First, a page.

Tucked away in the corner of a gallery of the British Museum in London is perhaps the most unusual object on display in any European museum. The object is one of the most famous the museum houses; for many it is right up there with the Rosetta Stone, the Elgin Marbles, Lindow Man, the Sutton Hoo horde and the Egyptian Mummies. Yet it is not proudly displayed on the floor plans like many of the other more notable exhibits. In fact, if you are not paying attention and do not know where it is you will probably miss it as you are drawn into the centre of the room by a large statue from Easter Island. I am talking of the crystal skull.
In spite of its semi-hidden position, behind you and to the left, past the stairwell and large display case as you enter the Wellcome Trust gallery, the skull's display case is well lit and sports a surprisingly large information panel compared to most of the museums exhibits. The skull itself glistens and sparkles in the light, giving off an almost magical feel, and it is easy to see why so many people have attributed other-worldly properties to it. The skull was not made by the Aztecs, as was thought for many years, or by higher-dimensional beings as in Indiana Jones and the Kingdom of the Crystal skull (NOT aliens as people who didn't actually pay attention to the film say) but rather by a European jeweller in the 19th century.
There are several other crystal skulls dotted around the various museums of the world and belonging to private owners; the British Museum and the Mitchell-Hedges skull are the most ornately carved and spectacular examples, and all of them have been carved using modern techniques or using crystals that Aztec artisans would not have had access to and the item's discovery is typically unrecorded in any archaeological digs. The skull that would become known as the British Museum's crystal skull first appeared in 1881 in the Mexican antiquities shop of Eugène Boban (aka Boban-Duvergé) a Frenchman who was the official court archaeologist in Mexico during the short reign of Emperor Maximilian I. Boban sold two crystal skulls, for which he provided no information on how they had come into his posession. One skull was to eventually end up in the Quai Branly Museum in Paris and the other in British Museum. Boban attempted to sell the British Museum skull to several Mexican museums, claiming Aztec provenance for the object, but these attempts failed and it was eventually sold to American entrepreneur George H. Sisson in 1887. After being placed on public exhibition the skull was bought by Tiffany's of New York who sold it to a very eager British Museum. At the time it seemed like a good purchase as it was the most ornately carved and detailed example of what was thought to be a very rare Aztec artefact, and it took pride of place in the museum's Central and South American galleries.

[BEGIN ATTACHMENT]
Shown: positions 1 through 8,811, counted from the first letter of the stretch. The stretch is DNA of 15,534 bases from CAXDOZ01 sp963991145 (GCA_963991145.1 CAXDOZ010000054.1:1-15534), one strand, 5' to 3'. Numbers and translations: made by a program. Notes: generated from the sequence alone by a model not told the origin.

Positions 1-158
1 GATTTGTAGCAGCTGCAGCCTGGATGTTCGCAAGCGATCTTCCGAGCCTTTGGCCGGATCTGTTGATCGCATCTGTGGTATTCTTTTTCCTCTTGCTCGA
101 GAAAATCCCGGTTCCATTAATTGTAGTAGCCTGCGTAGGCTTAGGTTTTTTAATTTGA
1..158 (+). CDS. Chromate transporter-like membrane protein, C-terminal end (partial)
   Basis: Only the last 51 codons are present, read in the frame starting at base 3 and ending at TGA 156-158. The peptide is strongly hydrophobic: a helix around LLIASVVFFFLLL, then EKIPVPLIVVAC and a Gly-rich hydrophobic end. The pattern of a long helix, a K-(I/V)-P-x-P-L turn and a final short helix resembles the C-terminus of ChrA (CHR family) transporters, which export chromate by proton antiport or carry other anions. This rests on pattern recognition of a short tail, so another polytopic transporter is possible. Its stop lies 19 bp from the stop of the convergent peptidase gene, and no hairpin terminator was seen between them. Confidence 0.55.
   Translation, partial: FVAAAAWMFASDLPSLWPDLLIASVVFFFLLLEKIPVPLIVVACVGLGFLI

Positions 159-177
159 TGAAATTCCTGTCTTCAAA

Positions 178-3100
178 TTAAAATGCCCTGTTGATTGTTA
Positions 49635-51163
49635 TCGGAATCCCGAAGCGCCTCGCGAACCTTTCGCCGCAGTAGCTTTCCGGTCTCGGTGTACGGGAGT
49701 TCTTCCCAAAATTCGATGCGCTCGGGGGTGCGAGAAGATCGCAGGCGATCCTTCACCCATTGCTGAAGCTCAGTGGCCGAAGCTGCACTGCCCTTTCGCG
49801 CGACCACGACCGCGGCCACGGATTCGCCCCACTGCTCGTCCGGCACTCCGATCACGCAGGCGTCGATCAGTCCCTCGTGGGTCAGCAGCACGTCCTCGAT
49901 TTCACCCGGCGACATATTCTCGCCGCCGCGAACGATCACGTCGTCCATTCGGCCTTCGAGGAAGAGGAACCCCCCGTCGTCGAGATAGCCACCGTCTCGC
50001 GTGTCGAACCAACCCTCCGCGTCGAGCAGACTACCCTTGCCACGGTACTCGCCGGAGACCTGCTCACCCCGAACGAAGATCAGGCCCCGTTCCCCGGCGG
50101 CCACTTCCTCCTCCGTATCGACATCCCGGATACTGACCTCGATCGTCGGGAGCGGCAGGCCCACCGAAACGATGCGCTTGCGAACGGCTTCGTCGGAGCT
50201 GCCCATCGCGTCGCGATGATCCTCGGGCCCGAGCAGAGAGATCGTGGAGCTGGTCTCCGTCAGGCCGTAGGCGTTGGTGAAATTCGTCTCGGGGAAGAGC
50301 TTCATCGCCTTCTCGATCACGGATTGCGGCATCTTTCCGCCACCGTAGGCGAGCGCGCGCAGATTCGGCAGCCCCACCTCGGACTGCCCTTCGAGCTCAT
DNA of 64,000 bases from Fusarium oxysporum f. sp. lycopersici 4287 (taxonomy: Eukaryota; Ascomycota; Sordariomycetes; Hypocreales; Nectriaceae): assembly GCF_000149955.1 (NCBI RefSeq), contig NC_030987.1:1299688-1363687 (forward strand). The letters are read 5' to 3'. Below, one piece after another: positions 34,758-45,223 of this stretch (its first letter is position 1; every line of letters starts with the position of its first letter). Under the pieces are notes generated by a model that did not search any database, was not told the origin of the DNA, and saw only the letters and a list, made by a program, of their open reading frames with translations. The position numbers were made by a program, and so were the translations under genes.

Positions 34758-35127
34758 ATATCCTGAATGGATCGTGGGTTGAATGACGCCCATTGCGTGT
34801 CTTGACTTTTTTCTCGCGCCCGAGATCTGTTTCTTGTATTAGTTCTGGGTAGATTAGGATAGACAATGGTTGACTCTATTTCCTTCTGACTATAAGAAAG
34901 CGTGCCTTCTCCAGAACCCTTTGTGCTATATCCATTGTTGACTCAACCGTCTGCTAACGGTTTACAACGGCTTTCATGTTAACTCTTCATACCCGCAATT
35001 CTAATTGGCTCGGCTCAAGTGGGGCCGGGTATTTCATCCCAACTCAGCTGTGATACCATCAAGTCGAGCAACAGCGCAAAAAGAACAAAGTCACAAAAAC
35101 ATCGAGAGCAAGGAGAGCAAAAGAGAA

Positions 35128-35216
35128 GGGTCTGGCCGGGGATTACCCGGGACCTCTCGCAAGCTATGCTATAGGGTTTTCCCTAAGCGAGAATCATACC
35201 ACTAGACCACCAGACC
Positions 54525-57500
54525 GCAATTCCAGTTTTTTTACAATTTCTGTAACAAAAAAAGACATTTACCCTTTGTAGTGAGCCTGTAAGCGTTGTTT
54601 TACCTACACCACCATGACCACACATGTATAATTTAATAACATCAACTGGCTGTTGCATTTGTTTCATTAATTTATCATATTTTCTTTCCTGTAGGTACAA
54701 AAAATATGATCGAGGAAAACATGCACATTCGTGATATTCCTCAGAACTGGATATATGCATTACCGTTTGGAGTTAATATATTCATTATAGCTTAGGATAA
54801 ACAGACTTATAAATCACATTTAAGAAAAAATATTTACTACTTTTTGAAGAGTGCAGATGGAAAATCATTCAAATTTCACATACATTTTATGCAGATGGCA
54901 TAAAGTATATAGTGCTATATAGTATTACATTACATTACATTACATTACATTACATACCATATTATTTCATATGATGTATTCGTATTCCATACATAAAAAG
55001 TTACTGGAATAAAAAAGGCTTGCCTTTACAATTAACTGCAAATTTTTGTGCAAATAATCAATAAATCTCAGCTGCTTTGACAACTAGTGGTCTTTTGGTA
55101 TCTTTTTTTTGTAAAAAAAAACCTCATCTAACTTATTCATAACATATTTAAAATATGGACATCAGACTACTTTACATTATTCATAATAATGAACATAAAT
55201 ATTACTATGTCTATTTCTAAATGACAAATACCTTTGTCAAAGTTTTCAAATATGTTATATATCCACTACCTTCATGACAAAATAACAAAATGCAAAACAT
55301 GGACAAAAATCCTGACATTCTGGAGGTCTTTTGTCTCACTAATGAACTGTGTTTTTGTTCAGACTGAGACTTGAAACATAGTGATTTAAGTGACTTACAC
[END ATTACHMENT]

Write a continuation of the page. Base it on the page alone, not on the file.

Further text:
However, by the 1960s and 70s the twin pressures of doubt in the archaeological world over the authenticity of crystal skulls, due in part to no finds ever having been properly documented and the vastly different artistic styles of the skulls, and the rise of proponents of New Age belief systems ascribing paranormal properties to the skulls, essentially forced the museum to hide the skull from public display for a while, only trotting it out for the occasional appearance on TV shows like Arthur C. Clark's Mysterious World. It was fast becoming evident to the museum that they had been fooled into buying a lemon and the final confirmation of this came when scientists from Cardiff University concluded that a wheeled cutting tool had been used in the skull's manufacture, which, because the Aztecs didn't even have wheels, meant it was certainly not Aztec in origin. The nature of the microscopic groves caused by the cutting implement was reminiscent of manufacturing processes used by mid-19th century German jewellers, and geologists also concluded it was doubtful that Mexicans would have had access to a large enough chunk of quartz to carve the skull before the arrival of Europeans.
Thankfully, though, despite lurking out of the way, the skull is on display in the museum along with a large display telling people of the hoax and how it was discovered. Not a lot of museums would come clean so readily to being duped and even display the object in such a beautiful manner so the British museum are to be commended for this. The crystal skull may have only limited historical value but its beauty and the part it has played in the history of hoaxes mean that this 19th century piece of art has certainly earned its place among the treasures housed in the world's greatest and most impressive historical museum.